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Buddhist Art: Heian - Muromachi period

"Buddhist Art: Heian - Muromachi period"

Japanese Gallery (Honkan) Room 3  April 25, 2017 (Tue) - May 28, 2017 (Sun)

  
Monju Bosatsu (Manjusri) (detail), Kamakura period, 14th century (Gift of Mr. Matsunaga Yasuzaemon)

Buddhist art is one of the major genres that define Japanese art. Many masterworks date from the late Heian period, a time characterized as classical in Japanese art history. After the Kamakura period, Buddhist art further developed in its materials, methods, and styles as Zen schools and other new Buddhist schools emerged, together with the influence from the Chinese arts. This exhibit features artworks from the Heian to Kamakura periods, when Buddhist art most flourished, adding siginificant objects from the Nanbokucho and Muromachi periods.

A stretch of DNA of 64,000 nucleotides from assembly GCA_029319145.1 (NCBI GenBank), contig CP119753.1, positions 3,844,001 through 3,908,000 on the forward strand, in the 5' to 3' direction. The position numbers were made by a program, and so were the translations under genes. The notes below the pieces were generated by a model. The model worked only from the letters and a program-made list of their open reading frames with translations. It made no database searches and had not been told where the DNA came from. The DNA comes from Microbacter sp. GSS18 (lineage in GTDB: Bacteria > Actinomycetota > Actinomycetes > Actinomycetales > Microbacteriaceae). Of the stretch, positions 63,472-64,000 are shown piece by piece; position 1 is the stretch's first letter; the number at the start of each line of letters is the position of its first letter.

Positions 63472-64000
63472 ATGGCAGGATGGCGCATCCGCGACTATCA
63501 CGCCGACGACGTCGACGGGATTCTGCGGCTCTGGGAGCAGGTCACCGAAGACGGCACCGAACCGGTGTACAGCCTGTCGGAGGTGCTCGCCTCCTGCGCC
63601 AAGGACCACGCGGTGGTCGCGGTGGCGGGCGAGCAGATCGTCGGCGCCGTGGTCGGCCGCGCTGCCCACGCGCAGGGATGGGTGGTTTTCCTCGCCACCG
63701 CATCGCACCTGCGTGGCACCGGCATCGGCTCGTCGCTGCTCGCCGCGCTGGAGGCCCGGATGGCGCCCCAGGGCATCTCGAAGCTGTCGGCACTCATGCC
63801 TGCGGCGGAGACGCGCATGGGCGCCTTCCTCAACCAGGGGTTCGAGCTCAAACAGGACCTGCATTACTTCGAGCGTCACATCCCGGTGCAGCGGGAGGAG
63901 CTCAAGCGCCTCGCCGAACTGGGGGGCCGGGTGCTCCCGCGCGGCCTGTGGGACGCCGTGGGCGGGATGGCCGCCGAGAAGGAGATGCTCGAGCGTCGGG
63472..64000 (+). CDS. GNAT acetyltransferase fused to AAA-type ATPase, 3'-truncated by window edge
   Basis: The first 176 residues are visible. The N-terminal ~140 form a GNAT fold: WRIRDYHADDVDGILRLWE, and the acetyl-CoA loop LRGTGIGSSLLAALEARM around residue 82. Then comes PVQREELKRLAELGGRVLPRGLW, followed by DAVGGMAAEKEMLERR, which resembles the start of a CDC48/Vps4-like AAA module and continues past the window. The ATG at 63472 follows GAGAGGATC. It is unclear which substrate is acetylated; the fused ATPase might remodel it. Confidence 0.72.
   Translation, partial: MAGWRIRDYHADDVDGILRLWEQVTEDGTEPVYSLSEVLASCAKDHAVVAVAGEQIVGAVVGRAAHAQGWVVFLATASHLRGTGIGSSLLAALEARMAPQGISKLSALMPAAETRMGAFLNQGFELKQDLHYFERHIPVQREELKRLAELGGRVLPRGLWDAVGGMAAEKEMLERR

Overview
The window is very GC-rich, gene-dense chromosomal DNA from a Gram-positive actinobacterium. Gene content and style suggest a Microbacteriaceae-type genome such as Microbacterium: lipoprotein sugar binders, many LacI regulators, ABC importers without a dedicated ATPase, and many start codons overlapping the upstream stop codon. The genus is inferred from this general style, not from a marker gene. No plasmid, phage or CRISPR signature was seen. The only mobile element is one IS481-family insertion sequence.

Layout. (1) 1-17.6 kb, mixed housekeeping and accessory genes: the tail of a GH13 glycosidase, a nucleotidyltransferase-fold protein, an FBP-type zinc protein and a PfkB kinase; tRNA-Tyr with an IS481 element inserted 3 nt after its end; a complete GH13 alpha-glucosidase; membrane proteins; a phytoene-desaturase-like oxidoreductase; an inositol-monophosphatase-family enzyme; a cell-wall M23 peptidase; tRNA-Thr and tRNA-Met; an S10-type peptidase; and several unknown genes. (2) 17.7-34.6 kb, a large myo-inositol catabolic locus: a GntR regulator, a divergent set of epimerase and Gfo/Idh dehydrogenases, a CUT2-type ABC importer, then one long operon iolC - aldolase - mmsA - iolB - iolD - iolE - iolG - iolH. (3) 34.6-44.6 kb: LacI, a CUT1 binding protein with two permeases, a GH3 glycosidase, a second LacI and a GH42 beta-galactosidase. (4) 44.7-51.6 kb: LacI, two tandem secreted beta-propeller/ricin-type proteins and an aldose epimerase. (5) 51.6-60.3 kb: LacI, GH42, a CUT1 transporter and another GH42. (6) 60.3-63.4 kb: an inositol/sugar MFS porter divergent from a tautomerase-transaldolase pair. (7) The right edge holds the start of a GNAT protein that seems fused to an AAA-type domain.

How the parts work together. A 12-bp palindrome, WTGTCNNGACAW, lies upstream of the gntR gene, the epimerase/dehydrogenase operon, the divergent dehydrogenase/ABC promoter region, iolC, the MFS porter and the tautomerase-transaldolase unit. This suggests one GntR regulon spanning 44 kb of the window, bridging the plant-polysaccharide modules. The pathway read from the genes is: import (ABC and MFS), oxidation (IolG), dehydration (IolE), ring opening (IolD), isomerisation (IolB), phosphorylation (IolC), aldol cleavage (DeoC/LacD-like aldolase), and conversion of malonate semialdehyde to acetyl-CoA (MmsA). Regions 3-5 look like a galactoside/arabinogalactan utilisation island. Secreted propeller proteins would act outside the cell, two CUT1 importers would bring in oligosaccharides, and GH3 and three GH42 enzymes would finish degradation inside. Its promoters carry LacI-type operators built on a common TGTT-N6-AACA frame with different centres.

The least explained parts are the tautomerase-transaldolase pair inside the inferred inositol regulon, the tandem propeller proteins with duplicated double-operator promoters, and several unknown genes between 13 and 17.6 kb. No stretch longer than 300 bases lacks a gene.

Current exhibit includes:
Standing Prince Shotoku, Kamakura period, 13th–14th century (Lent by Honshoji, Aichi)
Mandala of Hie Sanno Honjibutsu (Shinto gods as Buddhist deities), Kamakura period, 14th century)
Monju Bosatsu (Manjusri), Kamakura period, 14th century (Gift of Mr. Matsunaga Yasuzaemon)
Illustrated biography of priest Honen, Vol. 1, Kamakura period, dated 1323 (Important Cultural Property, Lent by Joufukuji, Ibaraki)         
Surviving Scroll of Illustrated Legends about Shitennoji Temple, By Koremune Sueshige, Heian period, dated 1173 (Important Cultural Property, Lent by Sanzen'in, Kyoto)
Succession of Priests and Their Biographies, Heian period, 12th century (Important Cultural Property)